AT PIER SIX: TWO KINDS OF COMEDY Sardonic Dennis Miller employs verbal humor to comment on society


To Dennis Miller, America is a pretty uptight place. People all want you to think like they do, says the inherently cynical comic.

"Yeah, it just seems to me to be a place where the oft-used phrase is 'politically cor ect,' " Mr. Miller said in a telephone interview last week from Vancouver, British Columbia, where he was vacationing with his wife, model Ali Espley, his 13-month-old son Holden and his in-laws. "There's a politically correct way to think, and if you deviate from that then, it's not quite McCarthyism, but . . ."

You can probably count on the former "Saturday Night Live Weekend Update" anchorman to find plenty of examples of this uptightness Thursday night when he appears with Howie Mandel at the Pier Six Concert Pavilion, a show he classifies as "180 degrees of comedy."

"Between the two of us, we've got all the bases covered," said the comedian. "I'm a little more sardonic than Howie, a little less crowd-oriented and a little more verbally inclinated. Howie is more physical than me."

So how did the two come to work together?

"He's a nice guy," the comedian said, "and as you get older you look for somebody nice to travel with. He's a pleasant chap and we're pretty different in our approaches to comedy."

The Dennis Miller you'll find on stage Thursday, though, will be the same smarmy jerk who hated everybody while on "Weekend Update" and the same stylish, overly self-confident quipster you saw on his two HBO comedy specials.

"I think with the 'Weekend Update' position, I could have been a nice guy. Then I probably would have been off the air in a year. I saw enough nice guys get taken out, so I try to be a bit of a cynic up there," he said.

(But, Dennis, didn't you say Howie is a nice guy?)

Anyway, Mr. Miller said the jokes he tends toward are ones that are verbal, with a lot of intricate wording. "The primal directive is funny. I don't like to tell jokes that are 'think pieces' too much; I like to make people laugh."

Primal directive?

This intricate wording is as much a trademark for Dennis Miller as his smugness. An avid reader of everything, especially non-fiction, like magazines and newspapers, he is never at a loss for just the right word to get the job done.

And if you ask him what one word describes him right now, he'll answer, "Terrified."

That's because the comedian, having left his cushy position on "SNL," is preparing for the new challenge of hosting the "Dennis Miller Show," his syndicated late-night talk show to air in January.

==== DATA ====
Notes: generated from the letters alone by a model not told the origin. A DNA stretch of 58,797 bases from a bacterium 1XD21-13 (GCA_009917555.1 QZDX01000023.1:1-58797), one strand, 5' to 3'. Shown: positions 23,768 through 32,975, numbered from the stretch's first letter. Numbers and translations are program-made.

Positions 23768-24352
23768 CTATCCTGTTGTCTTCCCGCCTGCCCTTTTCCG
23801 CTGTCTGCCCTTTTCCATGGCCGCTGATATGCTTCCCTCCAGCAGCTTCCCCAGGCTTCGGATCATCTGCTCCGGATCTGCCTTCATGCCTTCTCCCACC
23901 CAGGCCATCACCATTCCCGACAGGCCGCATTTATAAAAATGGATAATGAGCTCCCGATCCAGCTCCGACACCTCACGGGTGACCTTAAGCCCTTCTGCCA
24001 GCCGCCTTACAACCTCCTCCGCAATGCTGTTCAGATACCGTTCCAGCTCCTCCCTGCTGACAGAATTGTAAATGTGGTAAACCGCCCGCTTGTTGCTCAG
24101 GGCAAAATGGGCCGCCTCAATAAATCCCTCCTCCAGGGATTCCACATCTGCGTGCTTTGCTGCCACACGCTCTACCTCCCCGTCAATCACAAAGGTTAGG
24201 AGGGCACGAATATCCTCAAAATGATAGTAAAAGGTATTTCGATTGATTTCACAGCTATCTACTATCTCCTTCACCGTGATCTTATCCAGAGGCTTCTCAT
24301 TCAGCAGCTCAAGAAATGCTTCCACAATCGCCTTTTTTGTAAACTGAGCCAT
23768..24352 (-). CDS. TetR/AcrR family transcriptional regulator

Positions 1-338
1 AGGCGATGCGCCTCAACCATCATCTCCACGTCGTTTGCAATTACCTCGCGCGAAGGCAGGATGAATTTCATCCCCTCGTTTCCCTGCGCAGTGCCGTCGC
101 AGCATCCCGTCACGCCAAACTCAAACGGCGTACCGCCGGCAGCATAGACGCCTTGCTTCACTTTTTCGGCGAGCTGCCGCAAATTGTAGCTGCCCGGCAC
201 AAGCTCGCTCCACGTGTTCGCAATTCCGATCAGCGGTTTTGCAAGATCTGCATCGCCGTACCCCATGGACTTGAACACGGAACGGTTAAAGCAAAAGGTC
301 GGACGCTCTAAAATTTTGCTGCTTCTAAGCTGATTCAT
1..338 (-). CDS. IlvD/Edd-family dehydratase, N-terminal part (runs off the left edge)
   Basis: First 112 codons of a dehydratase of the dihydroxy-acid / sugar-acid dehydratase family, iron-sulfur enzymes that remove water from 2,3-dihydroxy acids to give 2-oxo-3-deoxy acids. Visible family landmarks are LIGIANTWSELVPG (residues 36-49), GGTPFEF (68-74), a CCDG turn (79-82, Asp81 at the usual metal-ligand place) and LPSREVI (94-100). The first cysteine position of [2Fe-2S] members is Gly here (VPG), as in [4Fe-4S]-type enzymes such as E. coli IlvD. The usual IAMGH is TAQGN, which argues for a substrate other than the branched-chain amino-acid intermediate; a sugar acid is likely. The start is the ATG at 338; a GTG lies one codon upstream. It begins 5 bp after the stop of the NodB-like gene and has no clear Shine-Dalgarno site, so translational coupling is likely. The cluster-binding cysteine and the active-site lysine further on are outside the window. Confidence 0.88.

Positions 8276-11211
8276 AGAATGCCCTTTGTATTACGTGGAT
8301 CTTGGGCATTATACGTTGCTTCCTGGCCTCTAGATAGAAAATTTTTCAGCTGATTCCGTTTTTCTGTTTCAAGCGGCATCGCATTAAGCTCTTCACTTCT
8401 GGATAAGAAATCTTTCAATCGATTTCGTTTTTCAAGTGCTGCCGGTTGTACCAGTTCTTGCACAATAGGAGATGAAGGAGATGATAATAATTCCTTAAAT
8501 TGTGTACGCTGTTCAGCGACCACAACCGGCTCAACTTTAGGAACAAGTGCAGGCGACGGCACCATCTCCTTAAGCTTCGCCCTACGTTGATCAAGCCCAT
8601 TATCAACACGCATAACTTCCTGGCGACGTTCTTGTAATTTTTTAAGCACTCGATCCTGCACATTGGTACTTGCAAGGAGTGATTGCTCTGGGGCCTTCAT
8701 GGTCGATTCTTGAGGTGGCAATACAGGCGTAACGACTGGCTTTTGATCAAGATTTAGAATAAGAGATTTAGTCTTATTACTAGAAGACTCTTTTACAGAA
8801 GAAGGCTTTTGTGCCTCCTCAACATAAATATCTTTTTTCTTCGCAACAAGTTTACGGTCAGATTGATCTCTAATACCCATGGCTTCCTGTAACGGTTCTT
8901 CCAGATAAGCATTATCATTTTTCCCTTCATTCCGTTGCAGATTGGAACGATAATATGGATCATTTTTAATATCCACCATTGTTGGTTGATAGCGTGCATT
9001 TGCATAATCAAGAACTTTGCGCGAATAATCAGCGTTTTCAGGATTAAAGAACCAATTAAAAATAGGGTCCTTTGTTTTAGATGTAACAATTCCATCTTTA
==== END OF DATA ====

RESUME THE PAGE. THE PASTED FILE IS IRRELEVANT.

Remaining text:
For the veteran comic, who originated his career in his native Pittsburgh, it's something like that summer of nervous apprehension between high school graduation and the first year of college.

"I'm scared s---less," Mr. Miller said, laughing. He said that the new show will be faithful to the standard format for television talk shows -- he'll have a desk, maybe a sidekick, three or four guests a night and a monologue that will probably be akin to the "Weekend Updates."

As a host, Mr. Miller said he's going to try to relax to the point where he can be entirely himself. "Johnny [Carson] is textbook, but I hope not to be influenced by anybody. I've got to be true to my own self.

But he said he's also thrilled by the challenge. "I've been [at 'SNL'] for a long time, I had a great gig and this came up. It seemed like an opportunity that doesn't present itself too frequently in your life, so I opted to take it. It doesn't reflect any disillusionment with 'SNL'; I loved it there, but I guess I'm 38 now and it's time to move on."

"At some point, man is like a striving creature," he added. "I wanted to see what other talents I had, so I decided this was the shot."

In the meantime, he's doing what he does best -- stand-up comedy. Besides working with Mr. Mandel, later this year he'll probably tape another HBO special and do some dates with deadpan comedian Stephen Wright.

But even though he may write "comedian" on his tax forms, he's quick to point out that it's just a job, and when he goes on vacation, he really goes on vacation.

"Well, to be honest, when I get off for the summer, I don't read the news that much," explained the performer, whose material is mostly topical. "I mean, I wrote that thing ['Weekend Update'] every week, and it got pretty draining; you have to really submerse yourself in the news for nine months of the year. I'm just like everybody else in the off-season -- I just read USA Today."

What else do you do?

"I like to travel, play bad golf, play bad tennis, watch movies." What? Dennis Miller is a regular guy with a job.

"I don't find showbiz that important in the overall scheme of things," he said. "It's a nice job, and I'm appreciative that I'm in it, but, really, does anybody completely define themselves through their jobs? I don't. I'd rather be a good dad."

Miller, Mandel at Pier Six

Comedians Howie Mandel and Dennis Miller will be appearing at the Pier Six Concert Pavilion at 8 p.m. Thursday. Tickets are $25 for reserved seats and $19.50 for the lawn. Call 625-1400 to charge tickets or 625-4230 for more information.

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